- Pick a good lie: It’s usually best to pick one that seems least believable but would still be plausible, such as “I ran three marathons in one month.”
- Keep it relevant: Your two truths and your lie should be relevant to the job you’re interviewing for. For example, if you are applying for a teaching job, your two facts should be somewhat related to teaching or working with children.
Otherwise, the truths should at least demonstrate specific relevant skills, such as communication, organization, or teamwork.
What To Avoid When Answering This Question
A few things to avoid when answering this question in an interview.
- Don’t be generic: As mentioned, it’s important not to give boring, generic answers to this fun, interesting question. If your truths aren’t fascinating, you won’t stand out from the pool of candidates.
- Don’t be too specific with your facts: If you provide more specificity and details for your truths than you do with your lie, it’ll be obvious to the interviewer what the lie is.
- Don’t choose inappropriate answers: Although it might seem like a game, providing unprofessional answers (e.g., about drugs, alcohol, sexual activities, etc.) is unsuitable for the workplace. Keep it interesting without being lewd or vulgar.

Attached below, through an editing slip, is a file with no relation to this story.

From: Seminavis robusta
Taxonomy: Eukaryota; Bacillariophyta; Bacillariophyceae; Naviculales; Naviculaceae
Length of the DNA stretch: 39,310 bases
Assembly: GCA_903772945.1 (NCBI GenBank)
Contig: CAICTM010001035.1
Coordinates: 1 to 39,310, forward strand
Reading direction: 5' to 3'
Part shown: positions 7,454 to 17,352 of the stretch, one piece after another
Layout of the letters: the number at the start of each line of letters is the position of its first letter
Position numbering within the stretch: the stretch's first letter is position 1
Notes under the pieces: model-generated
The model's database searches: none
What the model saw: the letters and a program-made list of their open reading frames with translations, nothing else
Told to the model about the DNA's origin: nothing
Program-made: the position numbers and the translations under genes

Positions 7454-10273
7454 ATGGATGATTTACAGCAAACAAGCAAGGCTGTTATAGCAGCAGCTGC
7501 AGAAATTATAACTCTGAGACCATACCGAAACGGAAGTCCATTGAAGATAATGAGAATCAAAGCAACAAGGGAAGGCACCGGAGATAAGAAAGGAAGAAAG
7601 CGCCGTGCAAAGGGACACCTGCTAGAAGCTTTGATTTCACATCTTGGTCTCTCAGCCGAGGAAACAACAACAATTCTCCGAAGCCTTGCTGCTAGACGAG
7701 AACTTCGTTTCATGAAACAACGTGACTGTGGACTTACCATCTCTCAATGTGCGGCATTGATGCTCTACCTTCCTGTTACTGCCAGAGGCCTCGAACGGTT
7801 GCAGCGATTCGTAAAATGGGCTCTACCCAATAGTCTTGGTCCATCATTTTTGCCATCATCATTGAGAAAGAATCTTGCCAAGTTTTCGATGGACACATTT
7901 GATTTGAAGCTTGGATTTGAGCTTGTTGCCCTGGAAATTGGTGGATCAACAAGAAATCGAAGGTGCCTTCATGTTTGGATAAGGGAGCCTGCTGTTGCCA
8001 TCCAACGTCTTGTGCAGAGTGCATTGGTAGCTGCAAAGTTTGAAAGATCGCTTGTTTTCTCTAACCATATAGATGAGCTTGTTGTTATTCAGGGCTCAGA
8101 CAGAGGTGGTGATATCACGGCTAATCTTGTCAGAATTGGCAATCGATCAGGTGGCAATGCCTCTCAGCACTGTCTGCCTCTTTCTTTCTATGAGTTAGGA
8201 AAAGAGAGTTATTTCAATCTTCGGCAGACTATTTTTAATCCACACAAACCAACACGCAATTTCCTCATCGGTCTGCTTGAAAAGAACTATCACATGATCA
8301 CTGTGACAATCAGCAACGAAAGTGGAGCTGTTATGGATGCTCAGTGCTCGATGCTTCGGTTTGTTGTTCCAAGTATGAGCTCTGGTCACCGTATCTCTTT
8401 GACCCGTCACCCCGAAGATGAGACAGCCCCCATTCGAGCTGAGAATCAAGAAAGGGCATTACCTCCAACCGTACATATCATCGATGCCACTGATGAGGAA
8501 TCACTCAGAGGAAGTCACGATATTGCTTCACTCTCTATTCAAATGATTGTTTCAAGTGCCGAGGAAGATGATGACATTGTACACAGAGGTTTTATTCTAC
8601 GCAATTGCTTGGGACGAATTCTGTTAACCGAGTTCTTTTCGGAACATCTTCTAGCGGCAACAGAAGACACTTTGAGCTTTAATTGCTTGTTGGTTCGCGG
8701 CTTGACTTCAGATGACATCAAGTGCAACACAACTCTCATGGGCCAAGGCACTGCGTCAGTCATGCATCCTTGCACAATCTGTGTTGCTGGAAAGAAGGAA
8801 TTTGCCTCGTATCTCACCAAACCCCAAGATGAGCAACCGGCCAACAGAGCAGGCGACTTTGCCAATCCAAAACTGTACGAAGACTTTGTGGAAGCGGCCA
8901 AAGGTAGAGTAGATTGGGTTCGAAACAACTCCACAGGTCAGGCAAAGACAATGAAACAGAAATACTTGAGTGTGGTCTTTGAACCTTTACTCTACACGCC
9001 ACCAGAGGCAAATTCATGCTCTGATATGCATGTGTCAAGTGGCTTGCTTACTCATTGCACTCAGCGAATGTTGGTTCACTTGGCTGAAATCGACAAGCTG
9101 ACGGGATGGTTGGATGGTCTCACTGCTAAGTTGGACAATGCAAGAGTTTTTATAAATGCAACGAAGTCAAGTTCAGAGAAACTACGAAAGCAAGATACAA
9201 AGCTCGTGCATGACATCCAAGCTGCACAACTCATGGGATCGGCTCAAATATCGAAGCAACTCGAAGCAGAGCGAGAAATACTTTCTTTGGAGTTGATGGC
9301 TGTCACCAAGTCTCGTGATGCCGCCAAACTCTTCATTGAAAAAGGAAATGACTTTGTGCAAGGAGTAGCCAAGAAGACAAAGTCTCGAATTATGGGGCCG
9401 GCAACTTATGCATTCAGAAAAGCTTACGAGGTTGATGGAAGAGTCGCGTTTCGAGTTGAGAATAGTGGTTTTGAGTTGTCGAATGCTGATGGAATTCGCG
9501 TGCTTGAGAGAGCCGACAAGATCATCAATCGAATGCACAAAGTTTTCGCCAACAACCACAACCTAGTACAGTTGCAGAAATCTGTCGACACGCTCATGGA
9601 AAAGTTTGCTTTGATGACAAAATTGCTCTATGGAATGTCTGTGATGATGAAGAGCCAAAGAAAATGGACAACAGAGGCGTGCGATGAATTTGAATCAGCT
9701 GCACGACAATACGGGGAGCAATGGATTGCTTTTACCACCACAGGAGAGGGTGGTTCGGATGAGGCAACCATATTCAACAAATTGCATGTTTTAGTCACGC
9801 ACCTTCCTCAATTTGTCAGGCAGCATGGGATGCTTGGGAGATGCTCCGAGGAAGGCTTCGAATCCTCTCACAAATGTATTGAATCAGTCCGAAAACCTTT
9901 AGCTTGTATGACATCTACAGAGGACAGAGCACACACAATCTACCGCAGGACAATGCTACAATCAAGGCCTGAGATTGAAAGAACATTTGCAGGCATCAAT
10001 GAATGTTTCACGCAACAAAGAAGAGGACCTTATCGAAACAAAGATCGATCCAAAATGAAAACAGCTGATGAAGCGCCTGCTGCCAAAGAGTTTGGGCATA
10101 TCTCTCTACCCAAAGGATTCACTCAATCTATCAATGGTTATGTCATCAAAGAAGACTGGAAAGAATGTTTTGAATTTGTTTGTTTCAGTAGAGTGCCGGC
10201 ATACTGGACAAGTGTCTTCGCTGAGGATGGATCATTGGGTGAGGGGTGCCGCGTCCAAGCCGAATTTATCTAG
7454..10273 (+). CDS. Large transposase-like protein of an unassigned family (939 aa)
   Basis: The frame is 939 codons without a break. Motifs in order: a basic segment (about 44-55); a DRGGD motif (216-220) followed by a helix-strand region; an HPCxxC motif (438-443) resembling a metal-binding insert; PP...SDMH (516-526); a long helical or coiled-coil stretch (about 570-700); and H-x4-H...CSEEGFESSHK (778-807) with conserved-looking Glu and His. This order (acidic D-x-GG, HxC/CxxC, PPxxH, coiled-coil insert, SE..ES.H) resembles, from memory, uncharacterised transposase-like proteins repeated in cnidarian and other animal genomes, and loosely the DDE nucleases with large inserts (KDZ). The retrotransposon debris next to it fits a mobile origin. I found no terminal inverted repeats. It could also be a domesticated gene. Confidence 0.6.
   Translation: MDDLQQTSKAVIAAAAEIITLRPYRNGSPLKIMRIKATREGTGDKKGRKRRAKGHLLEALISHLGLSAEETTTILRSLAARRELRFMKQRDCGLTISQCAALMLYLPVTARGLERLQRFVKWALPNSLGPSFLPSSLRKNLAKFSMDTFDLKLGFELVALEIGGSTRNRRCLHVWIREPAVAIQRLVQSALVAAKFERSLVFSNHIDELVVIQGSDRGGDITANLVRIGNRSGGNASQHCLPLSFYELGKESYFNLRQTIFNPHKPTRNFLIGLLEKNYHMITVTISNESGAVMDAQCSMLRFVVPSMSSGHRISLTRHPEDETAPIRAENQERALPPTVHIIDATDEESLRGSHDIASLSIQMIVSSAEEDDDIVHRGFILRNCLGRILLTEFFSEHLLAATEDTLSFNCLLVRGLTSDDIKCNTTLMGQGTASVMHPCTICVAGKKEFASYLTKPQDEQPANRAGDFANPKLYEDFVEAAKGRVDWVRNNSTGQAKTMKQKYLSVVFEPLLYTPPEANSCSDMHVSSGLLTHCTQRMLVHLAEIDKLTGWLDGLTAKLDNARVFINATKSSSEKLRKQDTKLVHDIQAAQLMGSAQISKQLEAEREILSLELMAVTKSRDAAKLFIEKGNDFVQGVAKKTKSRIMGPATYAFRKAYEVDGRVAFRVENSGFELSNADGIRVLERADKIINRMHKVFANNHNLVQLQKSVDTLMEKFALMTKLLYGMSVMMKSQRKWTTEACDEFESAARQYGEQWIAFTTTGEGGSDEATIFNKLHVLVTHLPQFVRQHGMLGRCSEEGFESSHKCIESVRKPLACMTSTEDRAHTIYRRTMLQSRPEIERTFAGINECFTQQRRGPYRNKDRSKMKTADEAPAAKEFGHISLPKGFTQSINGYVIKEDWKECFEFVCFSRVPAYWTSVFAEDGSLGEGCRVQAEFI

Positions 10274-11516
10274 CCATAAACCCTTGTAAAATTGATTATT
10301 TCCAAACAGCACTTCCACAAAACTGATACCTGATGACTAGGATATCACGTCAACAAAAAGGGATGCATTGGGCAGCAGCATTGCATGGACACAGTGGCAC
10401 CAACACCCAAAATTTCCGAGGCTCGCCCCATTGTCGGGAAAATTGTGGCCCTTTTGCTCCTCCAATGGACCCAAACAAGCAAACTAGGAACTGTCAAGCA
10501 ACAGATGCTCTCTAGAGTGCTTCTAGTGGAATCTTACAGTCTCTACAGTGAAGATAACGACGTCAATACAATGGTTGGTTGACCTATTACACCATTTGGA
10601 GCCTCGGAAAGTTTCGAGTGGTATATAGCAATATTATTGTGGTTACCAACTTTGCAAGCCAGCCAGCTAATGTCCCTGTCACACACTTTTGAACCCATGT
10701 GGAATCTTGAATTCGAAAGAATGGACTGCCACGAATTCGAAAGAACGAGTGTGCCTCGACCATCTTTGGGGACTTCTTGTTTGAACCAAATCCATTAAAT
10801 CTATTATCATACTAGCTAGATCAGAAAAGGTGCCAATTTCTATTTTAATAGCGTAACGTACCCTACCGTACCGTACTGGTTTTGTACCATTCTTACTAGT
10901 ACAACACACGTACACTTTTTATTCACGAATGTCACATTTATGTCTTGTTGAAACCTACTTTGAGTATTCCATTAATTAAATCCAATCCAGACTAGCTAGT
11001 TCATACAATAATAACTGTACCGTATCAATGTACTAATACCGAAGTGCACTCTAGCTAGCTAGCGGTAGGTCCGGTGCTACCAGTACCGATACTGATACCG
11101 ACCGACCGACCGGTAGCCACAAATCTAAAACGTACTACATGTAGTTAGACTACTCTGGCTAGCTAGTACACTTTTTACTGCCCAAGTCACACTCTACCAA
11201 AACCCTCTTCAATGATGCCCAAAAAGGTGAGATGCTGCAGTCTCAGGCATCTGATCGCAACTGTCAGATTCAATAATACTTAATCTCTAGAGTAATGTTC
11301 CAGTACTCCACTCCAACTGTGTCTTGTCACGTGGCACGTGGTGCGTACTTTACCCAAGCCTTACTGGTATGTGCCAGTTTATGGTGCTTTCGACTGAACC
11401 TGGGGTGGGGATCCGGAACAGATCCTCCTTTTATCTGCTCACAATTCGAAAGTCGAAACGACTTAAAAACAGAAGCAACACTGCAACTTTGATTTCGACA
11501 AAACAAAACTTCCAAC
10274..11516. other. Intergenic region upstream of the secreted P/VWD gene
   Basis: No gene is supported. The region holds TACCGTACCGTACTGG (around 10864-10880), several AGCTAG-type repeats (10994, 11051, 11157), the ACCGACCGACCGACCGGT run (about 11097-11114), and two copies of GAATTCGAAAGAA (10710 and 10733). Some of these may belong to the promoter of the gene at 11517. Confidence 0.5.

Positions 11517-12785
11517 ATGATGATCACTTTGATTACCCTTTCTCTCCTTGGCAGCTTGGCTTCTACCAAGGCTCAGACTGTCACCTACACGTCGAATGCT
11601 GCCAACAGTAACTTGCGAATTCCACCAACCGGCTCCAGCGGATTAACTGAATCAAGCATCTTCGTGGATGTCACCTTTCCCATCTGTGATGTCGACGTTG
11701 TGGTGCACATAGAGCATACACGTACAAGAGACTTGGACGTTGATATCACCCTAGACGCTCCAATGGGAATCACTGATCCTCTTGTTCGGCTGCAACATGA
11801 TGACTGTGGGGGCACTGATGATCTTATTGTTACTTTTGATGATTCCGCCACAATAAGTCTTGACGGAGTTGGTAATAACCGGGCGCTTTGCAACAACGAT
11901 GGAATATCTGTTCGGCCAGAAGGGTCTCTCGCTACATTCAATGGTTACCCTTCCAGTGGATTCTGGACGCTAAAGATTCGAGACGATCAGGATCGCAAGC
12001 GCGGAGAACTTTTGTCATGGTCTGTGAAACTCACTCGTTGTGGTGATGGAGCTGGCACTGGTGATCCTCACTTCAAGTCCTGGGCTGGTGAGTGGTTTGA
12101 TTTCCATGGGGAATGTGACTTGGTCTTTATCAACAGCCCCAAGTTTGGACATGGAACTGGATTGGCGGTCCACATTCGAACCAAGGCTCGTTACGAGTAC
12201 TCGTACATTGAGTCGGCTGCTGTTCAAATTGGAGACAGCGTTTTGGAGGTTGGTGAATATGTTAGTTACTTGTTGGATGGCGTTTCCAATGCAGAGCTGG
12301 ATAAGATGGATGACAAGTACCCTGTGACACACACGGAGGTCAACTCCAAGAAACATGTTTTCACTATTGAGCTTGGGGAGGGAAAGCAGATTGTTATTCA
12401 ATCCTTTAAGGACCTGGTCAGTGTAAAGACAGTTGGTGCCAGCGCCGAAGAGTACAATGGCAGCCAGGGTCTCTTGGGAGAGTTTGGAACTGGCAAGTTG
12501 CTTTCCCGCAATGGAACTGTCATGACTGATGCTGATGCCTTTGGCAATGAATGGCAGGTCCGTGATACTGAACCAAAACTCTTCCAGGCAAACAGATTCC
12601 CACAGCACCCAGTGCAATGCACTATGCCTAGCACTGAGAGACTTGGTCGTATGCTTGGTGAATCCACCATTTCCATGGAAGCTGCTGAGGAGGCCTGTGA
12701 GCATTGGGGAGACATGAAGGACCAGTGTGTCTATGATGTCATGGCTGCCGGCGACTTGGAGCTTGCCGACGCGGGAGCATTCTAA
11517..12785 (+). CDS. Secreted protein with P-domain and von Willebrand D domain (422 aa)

Example Answers to Consider
It may be helpful to review some example answers to two truths and a lie, so we provided some for your reference below.
Example Answer 1
Truth: I climbed Kilimanjaro.
Truth: I am a trained pastry chef.
Lie: My mother was an astronaut
Why This Answer Works
This answer stands out from other answers because all three points are relatively interesting.
The two truths demonstrate the candidate’s experiences and skills, while the lie seems almost believable but unlikely.
More specifically, a physical feat like climbing Kilimanjaro demonstrates a person’s persistence and mental strength, while pastry chef training shows their dedication to their craft.
All of these qualities are well sought after in many job interviews.
Example Answer 2
Truth: I’m an avid reader and own over 500 books.
Truth: I speak four languages fluently and three conversationally.
Lie: I once swam across the Atlantic Ocean.
Why This Answer Works
This answer is clever because all three answers are seemingly impossible. All the answers are memorable and creative, which will help the candidate stand out from other interviewees.
Additionally, the truths speak to qualities that might be beneficial in the role that the interviewer is applying for.
If the position is suitable for a multilingual person or a well-read person, these truths are helpful for the interviewer to know.
Example Answer 3
Truth: I was born in Hong Kong.
Truth: I am a three-time National Scrabble Champion.
Lie: I’ve visited every continent on Earth.
Why This Answer Works
In this example, all three answers are interesting enough to stand out from the applicant crowd and make the candidate memorable to the interviewer.
The two truths are a mix of personal information (birthplace) and skill-based knowledge (Scrabble champion).
The lie is plausible, but it would probably surprise the interviewer if the candidate had actually done it.
Additional Tips for Two Truths and a Lie Impressing an Interviewer